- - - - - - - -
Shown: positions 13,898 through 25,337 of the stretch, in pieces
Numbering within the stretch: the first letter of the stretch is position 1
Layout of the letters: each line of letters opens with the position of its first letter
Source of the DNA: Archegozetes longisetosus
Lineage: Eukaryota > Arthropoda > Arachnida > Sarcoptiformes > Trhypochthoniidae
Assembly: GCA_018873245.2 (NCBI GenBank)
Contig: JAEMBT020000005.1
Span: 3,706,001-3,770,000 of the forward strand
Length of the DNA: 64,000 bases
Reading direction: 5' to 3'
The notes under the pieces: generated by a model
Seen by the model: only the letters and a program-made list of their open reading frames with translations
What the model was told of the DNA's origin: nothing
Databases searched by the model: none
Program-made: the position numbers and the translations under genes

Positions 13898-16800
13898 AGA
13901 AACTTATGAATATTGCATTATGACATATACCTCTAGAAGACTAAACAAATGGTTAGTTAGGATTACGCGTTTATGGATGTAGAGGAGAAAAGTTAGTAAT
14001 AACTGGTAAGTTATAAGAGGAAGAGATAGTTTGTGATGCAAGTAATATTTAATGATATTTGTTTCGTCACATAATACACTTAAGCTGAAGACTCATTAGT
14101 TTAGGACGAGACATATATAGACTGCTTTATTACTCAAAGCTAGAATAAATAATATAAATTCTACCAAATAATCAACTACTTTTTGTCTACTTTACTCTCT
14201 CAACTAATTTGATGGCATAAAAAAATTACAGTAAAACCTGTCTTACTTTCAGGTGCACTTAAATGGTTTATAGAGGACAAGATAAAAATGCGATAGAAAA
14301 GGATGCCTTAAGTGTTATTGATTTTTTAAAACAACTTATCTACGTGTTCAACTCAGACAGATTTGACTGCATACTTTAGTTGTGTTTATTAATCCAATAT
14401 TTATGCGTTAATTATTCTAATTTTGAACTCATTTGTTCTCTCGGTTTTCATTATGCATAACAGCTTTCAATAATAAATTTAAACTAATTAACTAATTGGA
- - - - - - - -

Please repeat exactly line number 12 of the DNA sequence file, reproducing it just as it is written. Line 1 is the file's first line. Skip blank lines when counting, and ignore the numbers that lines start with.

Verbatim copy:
Seen by the model: only the letters and a program-made list of their open reading frames with translations